Over the past year, many have questioned the extent to which the Lebanese Armed Forces (LAF) are an arm of the Lebanese state or beholden to Hezbollah. Pointing to the LAF’s complicated relationship with Hezbollah, congressional and other voices in the United States have criticized US security assistance to Lebanon and threatened to withhold assistance. Yet, over the past decade, the military capabilities of the LAF have improved significantly, and the group has effectively defended Lebanon’s borders, including against ISIS. In The United States–Lebanese Armed Forces Partnership: Challenges, Risks, and Rewards, Atlantic Council nonresident senior fellow Nicholas Blanford assesses LAF capabilities, the trajectory of the LAF over the past decade, and what leverage the United States has achieved through its investment in the LAF, in particular relative to Hezbollah, Iran, and other actors.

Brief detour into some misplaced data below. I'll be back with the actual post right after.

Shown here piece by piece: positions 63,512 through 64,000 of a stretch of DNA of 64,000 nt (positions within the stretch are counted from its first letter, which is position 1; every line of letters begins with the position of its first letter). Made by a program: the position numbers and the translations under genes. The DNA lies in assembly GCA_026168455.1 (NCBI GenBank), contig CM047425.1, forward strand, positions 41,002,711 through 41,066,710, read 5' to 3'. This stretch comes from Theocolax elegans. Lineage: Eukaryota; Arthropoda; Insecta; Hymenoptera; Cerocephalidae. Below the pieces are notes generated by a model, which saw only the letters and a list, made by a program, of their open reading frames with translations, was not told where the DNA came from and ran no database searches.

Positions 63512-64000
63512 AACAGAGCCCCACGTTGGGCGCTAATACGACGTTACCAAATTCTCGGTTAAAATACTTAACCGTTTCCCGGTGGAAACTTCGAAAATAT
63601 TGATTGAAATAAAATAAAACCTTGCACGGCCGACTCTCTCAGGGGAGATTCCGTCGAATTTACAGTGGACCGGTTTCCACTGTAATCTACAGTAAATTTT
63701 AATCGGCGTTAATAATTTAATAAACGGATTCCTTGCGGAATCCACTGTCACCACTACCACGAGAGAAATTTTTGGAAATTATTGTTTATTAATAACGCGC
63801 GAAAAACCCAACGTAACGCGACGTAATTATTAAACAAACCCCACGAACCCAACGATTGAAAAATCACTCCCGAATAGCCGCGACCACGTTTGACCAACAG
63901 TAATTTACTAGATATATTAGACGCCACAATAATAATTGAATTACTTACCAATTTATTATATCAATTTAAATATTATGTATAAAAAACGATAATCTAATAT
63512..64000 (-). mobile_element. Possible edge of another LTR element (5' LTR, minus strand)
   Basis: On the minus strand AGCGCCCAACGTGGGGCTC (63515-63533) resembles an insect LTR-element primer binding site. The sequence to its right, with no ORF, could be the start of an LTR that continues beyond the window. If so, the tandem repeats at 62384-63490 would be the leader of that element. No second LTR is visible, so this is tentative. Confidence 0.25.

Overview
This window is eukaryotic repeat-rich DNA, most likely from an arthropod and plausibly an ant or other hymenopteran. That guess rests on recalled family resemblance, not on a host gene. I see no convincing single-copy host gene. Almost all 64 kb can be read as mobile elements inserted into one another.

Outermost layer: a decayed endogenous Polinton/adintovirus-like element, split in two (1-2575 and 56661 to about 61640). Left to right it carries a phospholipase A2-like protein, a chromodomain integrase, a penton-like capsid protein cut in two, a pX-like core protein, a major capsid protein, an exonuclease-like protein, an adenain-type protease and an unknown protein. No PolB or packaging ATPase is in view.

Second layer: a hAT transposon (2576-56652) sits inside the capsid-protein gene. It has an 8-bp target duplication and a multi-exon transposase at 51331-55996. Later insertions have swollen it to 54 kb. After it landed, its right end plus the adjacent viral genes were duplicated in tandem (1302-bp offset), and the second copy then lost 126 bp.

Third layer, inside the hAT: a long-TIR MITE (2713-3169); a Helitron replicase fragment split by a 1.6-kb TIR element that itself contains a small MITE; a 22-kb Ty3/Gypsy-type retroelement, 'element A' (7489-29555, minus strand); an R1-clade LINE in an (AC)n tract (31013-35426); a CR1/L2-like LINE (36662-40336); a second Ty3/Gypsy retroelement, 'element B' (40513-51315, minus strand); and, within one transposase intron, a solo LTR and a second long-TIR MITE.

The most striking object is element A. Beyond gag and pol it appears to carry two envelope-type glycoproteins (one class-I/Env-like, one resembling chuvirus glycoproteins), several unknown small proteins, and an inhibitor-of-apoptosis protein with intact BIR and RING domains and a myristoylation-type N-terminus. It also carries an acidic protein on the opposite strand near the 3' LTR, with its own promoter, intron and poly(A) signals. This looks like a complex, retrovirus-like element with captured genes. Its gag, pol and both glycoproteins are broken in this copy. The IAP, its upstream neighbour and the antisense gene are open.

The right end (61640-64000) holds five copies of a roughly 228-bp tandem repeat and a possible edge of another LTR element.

Despite potential challenges, Blanford argues that a continuation of military assistance to the LAF is critical to maintaining Lebanese stability and continuing to erode Hezbollah’s narrative that only it, and its style of hybrid warfare, can defend Lebanon from external aggression. The author concludes that the cancellation of the program, or a significant reduction in its scale, would erode US influence in a critical slice of real estate on the eastern Mediterranean, to the potential benefit of Russia and Iran.


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